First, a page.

• Due to slow absorption and loss of moisture, the black soil retains the moisture for a very long time, which helps the crops, especially, the rain fed ones, to sustain even during the dry season.
    • Chemically, the black soils are rich in lime, iron, magnesia and alumina. They also contain potash. But they lack in phosphorous, nitrogen and organic matter.
  • Suitable Crops: These soils are highly productive and well suited to the cultivation of cotton, pulses, millets, linseed, tobacco, sugarcane, vegetables and citrus fruits.

Note: In the southern and eastern parts of the country where rainfall is heavy, black soils often occur in close proximity to red soils. Black soils occupy valleys and low-level areas whereas the red soils occur on higher slopes and hill tops. Mixed black and red soils occur in Coimbatore, Madurai, Tirunelveli (Tamil Nadu) and Bundelkhand region.

3. Red and Yellow Soils

  • Locally called ‘Chalka’ in Andhra Pradesh.
  • Formation: These are derived from granites, gneisses and other metamorphic rocks —> Zonal Soils. These are formed under well-drained conditions.
  • Areas: Along the piedmont zone of the Western Ghat, a long stretch of area is occupied by red loamy soil. Yellow and red soils are also found in parts of Orissa and Chattisgarh and in the southern parts of the middle Ganga plain. They encircle the black cotton soil zone.
  • Soil Colour: The soil develops a reddish colour due to a wide diffusion of iron in crystalline and metamorphic rocks. It looks yellow when it occurs in a hydrated form. Often, their upper layer is red and the lower layer is yellow.
  • Soil Texture: Varies from sand to clay and loam.
  • Other Characteristic Features:
    • The fine-grained red and yellow soils are normally fertile, whereas coarse-grained soils found in dry upland areas are poor in fertility.
    • Have a porous and friable structure.
    • They are generally poor in nitrogen, phosphorous and humus.
    • These soils are airy and need irrigation for cultivation.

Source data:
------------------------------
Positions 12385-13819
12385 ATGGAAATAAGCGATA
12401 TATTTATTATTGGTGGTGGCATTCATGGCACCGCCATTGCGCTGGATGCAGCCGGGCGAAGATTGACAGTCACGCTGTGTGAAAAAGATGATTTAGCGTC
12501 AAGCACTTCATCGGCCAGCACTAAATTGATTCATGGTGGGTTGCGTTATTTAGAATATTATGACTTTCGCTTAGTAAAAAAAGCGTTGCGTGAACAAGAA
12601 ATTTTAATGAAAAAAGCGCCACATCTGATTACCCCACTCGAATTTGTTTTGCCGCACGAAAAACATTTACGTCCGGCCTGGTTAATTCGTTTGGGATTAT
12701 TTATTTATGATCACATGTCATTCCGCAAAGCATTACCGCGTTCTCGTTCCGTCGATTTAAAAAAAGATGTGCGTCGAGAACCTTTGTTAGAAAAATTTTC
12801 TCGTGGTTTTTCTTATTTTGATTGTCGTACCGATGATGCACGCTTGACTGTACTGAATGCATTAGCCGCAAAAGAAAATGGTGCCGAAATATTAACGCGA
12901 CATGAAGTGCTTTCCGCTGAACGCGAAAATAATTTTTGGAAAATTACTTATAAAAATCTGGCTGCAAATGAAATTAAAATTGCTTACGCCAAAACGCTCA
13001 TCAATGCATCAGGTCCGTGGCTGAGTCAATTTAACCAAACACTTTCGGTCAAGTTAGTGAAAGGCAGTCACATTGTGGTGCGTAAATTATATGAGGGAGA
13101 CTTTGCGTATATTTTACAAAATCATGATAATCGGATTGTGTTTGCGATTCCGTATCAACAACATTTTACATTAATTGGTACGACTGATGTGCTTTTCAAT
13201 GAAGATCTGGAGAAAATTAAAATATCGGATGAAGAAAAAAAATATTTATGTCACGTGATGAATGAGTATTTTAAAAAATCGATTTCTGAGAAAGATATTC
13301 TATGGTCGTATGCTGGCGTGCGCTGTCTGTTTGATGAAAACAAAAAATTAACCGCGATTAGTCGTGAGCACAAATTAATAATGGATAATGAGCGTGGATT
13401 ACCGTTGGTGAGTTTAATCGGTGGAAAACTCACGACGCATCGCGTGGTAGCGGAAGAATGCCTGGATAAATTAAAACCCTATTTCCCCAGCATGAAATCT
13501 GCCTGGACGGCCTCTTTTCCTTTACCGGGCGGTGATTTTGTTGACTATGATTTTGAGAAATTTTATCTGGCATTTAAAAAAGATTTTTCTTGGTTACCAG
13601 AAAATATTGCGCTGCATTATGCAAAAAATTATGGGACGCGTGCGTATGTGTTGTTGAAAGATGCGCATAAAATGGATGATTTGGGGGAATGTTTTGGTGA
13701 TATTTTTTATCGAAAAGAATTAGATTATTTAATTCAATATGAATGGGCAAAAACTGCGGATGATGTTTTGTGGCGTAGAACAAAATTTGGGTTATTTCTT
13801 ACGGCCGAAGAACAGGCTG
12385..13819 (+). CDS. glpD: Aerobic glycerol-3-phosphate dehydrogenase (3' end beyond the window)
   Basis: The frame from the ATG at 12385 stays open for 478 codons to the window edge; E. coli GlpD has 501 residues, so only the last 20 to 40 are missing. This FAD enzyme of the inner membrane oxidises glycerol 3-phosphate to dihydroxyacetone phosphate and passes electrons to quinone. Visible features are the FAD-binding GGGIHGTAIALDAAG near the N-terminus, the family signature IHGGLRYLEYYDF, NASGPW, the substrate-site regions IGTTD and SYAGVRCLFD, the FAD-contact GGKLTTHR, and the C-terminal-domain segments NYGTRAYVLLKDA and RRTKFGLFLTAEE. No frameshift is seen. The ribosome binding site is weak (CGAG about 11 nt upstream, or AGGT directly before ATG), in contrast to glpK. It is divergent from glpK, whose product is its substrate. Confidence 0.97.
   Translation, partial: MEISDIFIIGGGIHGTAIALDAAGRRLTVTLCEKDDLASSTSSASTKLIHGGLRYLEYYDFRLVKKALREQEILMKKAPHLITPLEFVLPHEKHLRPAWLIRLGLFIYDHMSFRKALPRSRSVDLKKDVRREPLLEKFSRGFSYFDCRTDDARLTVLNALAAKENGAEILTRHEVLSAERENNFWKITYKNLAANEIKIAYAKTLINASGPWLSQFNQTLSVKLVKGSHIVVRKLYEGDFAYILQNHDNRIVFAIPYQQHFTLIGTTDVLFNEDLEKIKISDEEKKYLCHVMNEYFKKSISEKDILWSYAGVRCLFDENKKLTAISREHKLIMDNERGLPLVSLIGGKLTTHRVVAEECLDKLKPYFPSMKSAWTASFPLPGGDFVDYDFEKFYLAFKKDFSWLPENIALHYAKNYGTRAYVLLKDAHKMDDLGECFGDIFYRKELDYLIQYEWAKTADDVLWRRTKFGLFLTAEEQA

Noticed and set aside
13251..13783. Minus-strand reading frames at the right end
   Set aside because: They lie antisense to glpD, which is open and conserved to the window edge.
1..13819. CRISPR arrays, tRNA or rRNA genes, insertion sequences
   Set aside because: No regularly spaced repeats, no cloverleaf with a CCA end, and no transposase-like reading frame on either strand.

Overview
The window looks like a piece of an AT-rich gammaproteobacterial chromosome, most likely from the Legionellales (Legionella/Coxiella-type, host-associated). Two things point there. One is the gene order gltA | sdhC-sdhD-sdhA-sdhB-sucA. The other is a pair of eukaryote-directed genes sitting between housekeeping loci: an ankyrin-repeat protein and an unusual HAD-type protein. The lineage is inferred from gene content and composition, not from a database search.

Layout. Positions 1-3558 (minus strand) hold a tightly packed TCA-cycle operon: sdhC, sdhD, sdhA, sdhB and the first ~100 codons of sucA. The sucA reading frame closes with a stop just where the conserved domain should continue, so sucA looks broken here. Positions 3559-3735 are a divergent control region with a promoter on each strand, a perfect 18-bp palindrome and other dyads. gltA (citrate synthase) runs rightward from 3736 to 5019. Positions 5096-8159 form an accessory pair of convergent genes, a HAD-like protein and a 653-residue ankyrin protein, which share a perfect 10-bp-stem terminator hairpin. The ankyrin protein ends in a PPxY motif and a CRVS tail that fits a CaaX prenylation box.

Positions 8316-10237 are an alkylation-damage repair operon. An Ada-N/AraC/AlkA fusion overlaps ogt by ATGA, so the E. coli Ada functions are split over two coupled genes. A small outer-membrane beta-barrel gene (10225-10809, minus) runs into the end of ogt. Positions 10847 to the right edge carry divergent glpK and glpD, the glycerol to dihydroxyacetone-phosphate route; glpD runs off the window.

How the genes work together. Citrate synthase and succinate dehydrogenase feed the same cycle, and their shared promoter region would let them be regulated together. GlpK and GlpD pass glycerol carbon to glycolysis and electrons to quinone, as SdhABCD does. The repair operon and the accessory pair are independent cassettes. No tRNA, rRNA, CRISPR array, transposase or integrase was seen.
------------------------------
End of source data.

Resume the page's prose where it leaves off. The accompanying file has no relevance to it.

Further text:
• Intense leaching is a menace in these soil areas.
  • Suitable Crops: In places where irrigation facilities are available, the crops cultivated are wheat, cotton, pulses, tobacco, millets, oilseeds, potato, maize, groundnut and orchards.

4. Laterite Soil

  • The word laterite has been derived from the Latin word ‘Later’ which means brick. These soils when wet are as soft as butter but become hard and cloddy on drying. Therefore, these are widely cut as bricks for use in house construction.
  • Formation: The lateritic soils are particularly found on high flat erosion surfaces in areas of high(>200cm) and seasonal rainfall. The alternating wet and dry seasons lead to the leaching away of the siliceous matter of the rocks leaving behind the compounds of iron and aluminium. These are zonal soils.
  • Areas: These soils have mainly developed in the higher areas of the Peninsular plateau. The laterite soils are commonly found in Karnataka, Kerala, Tamil Nadu, Madhya Pradesh and the hilly areas of Orissa and Assam.
  • Soil Colour: Reddish brown in colour due to the presence of iron oxide.
  • Other characteristic features:
    • With rain, lime and silica are leached away, and soils rich in iron oxide and aluminium compound are left behind(thus the reddish brown colour). Also, humus content of the soil is removed fast by bacteria that thrives well in high temperature.
    • These soils represent the end product of decomposition and are generally low in fertility.
    • The pebbly crust is the important feature of laterites which is formed due to alteration of wet and dry periods.
    • These soils are acidic in character due to leaching. Application of manures and fertilisers is required for making these soils fertile for cultivation.
    • These soils are poor in organic matter, nitrogen, phosphate and calcium, while iron oxide and potash are in excess.
  • Suitable crops: Red laterite soils in Tamil Nadu, Andhra Pradesh and Kerala are more suitable for tree crops like cashewnut. These soils are also suitable for tea plantations.

That’s it for this part!